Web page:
Widening the hull would greatly improve stability and would therefore require less ballast to achieve the same stability compliance.  As a result of having less ballast the hull would ride higher in the water, opening up a wider range of cruising grounds.  And of course a wider hull will provide considerably more living space inside. All to the good..!


I have been asked whether one would be better off to build a houseboat as a starter project, or to just go straight for building "the yacht".  If one envisions a life on the water with occasional travel on an ocean-capable boat, then my own preference would tend to favor building the houseboat as a first step. This is so for reasons of mitigating the long-term damage inflicted upon one's personal finances by regulations, rent, mortgage interest, property taxes and shore-side utility bills.

It turns out that since a houseboat of this type can qualify as a self-propelled "boat" it need not be considered under building codes applicable to fixed or floating homes. The result of this loophole is that construction can proceed without undue interference or government red tape. What I mean is that as a boat, local building department officials need not be involved since code compliance for self-propelled marine craft is not within their purview.   This is not to say that the vessel should be built without standards...!  As designed, the Drifter's house structure is considerably over-built versus the dwelling codes for houses.

With the burden of 'building inspections' relieved, another less obvious benefit is realized:  The project can proceed at its own pace as time and finances allow.  As a result, it shold be unnecessary to involve a bank for financing.  Without a bank involved, the project will not be subject to periodic 'progress inspections' by bank minions, which tend to force a rigid time-table upon your project.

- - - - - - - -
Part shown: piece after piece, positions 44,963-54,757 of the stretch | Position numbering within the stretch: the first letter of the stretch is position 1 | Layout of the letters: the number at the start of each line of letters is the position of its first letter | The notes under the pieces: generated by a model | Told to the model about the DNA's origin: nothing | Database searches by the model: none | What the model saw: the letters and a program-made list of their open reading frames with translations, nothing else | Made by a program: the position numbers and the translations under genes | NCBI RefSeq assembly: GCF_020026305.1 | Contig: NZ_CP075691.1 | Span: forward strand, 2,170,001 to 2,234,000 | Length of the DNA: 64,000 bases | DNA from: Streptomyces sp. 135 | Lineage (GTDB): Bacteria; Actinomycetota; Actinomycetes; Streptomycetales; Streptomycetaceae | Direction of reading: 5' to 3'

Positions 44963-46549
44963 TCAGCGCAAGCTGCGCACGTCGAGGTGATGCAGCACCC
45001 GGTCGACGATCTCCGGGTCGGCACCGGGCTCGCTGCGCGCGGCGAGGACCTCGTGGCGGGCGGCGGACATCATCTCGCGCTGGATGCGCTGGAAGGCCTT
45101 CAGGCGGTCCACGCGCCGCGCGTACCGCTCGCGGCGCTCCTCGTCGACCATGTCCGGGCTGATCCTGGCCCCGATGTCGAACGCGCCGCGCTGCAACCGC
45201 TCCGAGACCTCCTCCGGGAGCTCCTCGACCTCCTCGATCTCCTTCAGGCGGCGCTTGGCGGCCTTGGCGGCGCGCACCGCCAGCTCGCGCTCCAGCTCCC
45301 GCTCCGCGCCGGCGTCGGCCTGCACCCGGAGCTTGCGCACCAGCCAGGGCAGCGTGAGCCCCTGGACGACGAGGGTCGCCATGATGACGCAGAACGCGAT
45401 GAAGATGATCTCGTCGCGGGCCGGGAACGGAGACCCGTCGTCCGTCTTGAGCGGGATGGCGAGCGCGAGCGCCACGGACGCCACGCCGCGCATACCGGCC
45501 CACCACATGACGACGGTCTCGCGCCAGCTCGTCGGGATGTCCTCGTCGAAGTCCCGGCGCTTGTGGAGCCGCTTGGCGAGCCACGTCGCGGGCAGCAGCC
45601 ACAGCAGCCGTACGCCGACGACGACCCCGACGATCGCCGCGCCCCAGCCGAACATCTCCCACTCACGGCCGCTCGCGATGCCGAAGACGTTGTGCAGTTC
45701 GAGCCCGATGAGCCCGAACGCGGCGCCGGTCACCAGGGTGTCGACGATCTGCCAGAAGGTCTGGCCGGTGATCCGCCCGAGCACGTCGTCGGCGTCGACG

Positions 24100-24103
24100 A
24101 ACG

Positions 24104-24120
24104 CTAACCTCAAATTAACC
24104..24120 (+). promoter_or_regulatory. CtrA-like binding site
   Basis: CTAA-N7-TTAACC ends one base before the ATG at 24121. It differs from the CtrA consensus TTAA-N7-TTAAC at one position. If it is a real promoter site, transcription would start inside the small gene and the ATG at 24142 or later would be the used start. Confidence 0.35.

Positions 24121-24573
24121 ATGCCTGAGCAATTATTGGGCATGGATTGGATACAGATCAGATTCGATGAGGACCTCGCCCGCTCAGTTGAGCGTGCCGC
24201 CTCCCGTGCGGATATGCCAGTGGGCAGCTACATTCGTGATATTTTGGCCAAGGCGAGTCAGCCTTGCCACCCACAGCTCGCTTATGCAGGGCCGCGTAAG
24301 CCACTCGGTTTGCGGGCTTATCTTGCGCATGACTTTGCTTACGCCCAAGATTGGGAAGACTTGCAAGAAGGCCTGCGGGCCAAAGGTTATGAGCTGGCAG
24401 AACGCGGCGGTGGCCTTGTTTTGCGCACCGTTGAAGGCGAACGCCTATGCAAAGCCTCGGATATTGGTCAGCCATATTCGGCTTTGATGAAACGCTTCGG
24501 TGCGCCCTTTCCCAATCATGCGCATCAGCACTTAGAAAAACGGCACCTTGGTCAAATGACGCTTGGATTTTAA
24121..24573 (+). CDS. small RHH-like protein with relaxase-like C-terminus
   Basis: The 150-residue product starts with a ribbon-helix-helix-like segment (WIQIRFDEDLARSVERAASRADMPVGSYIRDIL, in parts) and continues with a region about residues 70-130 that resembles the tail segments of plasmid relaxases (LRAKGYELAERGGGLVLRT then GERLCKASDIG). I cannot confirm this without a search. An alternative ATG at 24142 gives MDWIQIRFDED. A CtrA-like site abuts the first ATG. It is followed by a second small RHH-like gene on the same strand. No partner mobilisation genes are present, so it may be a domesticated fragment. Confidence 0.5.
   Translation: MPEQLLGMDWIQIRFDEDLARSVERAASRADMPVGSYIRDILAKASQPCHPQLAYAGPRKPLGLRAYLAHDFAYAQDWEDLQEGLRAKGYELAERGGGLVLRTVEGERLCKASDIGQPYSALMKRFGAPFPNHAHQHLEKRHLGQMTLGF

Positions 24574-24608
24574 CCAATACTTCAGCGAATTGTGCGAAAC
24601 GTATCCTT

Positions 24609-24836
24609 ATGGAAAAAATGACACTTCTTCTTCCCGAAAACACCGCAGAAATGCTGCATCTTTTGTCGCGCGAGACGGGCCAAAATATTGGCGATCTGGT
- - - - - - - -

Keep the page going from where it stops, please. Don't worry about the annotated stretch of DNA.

The upshot of these subtle but important factors is that a houseboat project is able to be accomplished in relative privacy without undue external interference and unnecessary expense.  The objective after all is to achieve a perfectly viable, robust, safe, self contained personal habitat... not to line the pockets of bureaucrats and bankers...!

Once settled into the houseboat, organizing the build of a modestly sized sailing or power yacht as a second step would be a natural.  In this way you would have a comfortable and economical place to live whilst constructing the yacht. When completed, you'd have a portable houseboat as a home base... plus a capable small yacht for traveling. To me, that would be ideal...!


We have an excellent story from the 'Cabin Boat Primer' - a guide to shanty boating during the late 1800's and early 1900's. It was written with drifting in mind - primarily drifting down rivers, and especially along the Mississippi River system. The 'Cabin Boat Primer' describes a way of life in such a way as to put you already on the path to making it your own - a particular gift of the author. In that sense, the book is very much in the vein of Tom Sawyer and Huck Finn. It is also the spirit of Laubin, Whitman, Kazantzakis, Fletcher, Slocum, Moitessier.

Certainly things have changed since the beginning of the 1900's but the spirit of 'cabin boating' remains the same. There is much among the following brief words that can be equally well applied to all of our boating pursuits...  Shall we listen...

- Raymond Spears, 1913

It is interesting to note that those words from 'The Cabin Boat Primer' were penned during the very same year as the creation of the Federal Reserve Bank. It was also the year of enactment of the US Income Tax. Shiver me timbers, what a horrid year...! Soon afterward came prohibition and the first world war... Clearly an inauspicious time!  Much has changed since then, not least of which has been the value of our money....! And so it goes.

Think of the Drifter as an affordable habitat for our troubled times...

For more information about this or any of our other yacht designs please inquire.